― Jacqueline Simon Gunn

Things will slow down in love but in a good way. Hearts will grow fonder; minds will meet, and new dating habits will teach the value of openness and communication. I am hopeful that amid death, disruption and economic collapse, we will remember and revive something beautiful.

I am already seeing a distinct change in what is valued on social media. There seem to be more posts promoting connection and fewer displaying vanity. With nowhere to go and no one to see, the useless posts whose whole purpose is to show off wealth and beauty, have gone the way of the dinosaurs. These vacuous displays of vanity have been replaced by offers of community assistance by everyone from yoga teachers to highly paid celebrities.

Can it be true that we are becoming kinder and our society more connected? If this is indeed the case, then this virus has a benign side to it. Perhaps, we are beginning to realise the vacuous, transitory nature of the things we used to hold dear. A week locked up in a flat alone can strip way much of a person’s frivolous vanity and let what really matters bubble to the surface.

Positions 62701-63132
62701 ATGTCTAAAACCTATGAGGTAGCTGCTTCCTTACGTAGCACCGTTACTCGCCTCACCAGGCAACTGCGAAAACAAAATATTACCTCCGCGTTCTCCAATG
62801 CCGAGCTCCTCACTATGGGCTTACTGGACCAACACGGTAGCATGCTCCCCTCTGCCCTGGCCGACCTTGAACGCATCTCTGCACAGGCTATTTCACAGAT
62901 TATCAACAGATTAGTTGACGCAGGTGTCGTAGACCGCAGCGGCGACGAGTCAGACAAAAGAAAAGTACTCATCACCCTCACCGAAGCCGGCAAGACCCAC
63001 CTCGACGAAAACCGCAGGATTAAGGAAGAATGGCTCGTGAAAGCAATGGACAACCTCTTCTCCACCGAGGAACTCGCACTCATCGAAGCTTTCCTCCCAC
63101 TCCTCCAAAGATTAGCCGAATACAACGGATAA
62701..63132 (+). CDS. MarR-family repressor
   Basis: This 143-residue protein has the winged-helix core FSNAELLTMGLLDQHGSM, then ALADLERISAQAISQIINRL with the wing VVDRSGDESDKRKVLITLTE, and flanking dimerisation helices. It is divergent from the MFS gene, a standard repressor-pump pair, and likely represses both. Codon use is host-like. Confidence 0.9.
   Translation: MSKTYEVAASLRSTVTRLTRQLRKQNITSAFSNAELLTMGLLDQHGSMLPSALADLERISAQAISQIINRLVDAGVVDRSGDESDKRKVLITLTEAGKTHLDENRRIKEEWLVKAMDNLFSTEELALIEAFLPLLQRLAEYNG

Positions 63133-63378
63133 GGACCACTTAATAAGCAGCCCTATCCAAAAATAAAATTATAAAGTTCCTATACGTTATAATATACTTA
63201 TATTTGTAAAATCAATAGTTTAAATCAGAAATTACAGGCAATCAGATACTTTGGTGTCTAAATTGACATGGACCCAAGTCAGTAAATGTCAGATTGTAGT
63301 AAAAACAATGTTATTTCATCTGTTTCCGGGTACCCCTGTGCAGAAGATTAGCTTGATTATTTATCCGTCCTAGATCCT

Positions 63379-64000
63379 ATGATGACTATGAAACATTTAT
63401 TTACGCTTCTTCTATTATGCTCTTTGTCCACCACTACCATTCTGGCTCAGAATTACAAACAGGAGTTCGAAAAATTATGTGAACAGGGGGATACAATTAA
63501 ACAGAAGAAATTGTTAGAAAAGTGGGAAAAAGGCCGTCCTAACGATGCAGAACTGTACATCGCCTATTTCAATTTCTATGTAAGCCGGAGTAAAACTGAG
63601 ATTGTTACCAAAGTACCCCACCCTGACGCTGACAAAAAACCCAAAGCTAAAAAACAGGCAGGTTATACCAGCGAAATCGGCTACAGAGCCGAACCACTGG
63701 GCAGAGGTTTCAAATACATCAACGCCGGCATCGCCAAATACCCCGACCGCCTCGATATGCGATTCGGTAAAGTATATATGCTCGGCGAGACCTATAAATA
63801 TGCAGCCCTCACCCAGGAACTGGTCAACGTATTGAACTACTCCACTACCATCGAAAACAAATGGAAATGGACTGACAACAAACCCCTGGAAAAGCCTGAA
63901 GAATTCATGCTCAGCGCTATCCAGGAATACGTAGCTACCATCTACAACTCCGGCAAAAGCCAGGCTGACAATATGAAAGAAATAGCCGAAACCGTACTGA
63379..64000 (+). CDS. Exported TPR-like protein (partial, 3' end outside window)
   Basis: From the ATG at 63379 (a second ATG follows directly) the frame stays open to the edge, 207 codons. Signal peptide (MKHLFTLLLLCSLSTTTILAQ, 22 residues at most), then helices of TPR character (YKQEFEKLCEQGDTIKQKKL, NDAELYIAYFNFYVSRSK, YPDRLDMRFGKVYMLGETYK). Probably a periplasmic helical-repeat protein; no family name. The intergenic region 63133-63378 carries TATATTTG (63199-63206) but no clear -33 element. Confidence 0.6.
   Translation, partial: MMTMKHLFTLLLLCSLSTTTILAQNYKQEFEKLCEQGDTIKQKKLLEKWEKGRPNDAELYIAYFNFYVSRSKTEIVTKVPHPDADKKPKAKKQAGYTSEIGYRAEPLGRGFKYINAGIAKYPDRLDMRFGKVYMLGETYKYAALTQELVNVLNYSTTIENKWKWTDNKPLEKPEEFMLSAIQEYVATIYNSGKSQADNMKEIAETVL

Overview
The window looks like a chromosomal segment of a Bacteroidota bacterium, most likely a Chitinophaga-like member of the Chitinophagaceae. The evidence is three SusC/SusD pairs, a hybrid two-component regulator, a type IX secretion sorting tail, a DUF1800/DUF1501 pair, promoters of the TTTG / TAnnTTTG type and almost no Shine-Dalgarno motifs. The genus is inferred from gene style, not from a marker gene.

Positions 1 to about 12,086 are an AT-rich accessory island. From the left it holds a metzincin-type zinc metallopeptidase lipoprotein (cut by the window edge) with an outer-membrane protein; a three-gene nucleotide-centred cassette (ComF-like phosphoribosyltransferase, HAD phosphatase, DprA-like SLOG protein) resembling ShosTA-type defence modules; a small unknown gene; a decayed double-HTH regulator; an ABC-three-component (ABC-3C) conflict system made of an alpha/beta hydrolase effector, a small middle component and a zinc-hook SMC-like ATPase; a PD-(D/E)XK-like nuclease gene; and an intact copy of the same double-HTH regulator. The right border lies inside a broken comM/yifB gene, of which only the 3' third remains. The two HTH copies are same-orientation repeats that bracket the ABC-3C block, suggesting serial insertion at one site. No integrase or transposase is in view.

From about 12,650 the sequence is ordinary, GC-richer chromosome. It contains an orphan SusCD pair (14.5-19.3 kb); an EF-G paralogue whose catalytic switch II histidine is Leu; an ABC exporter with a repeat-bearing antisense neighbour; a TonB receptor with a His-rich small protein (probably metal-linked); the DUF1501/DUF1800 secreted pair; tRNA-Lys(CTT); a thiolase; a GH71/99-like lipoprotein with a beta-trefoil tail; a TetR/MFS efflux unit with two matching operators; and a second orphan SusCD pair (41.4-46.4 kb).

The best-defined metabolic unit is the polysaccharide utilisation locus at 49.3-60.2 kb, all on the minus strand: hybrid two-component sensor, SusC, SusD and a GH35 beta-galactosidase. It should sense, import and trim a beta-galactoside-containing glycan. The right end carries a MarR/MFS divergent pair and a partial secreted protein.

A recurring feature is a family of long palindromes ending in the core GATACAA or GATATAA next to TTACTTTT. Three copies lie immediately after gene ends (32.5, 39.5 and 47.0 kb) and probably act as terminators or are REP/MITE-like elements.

No man is an island and the rules of social distancing are making this crystal clear. Isolated humans are aching for each other’s love and company. And what is love after all other than deep human connection? Might it be possible that we will discover love’s true nature as we strip ourselves of the layers of pretence? Will the isolation imposed by Coronavirus remind us of the value of a lover’s touch and the warmth of a long-awaited hug?

I am hopeful that what has started as run on toilet paper, lost jobs and locked up people will end up being the beginning of a new era of romance, connection and honest communication. I am optimistic that what our society discovers during this extraordinary period will extend beyond the lockdown and social distancing and I am looking forward to a materially poorer by emotionally richer world for all of us to enjoy.

“Although in two different cities,

We had a candle light dinner together.”

― Jyoti Patel, The Mystic Soul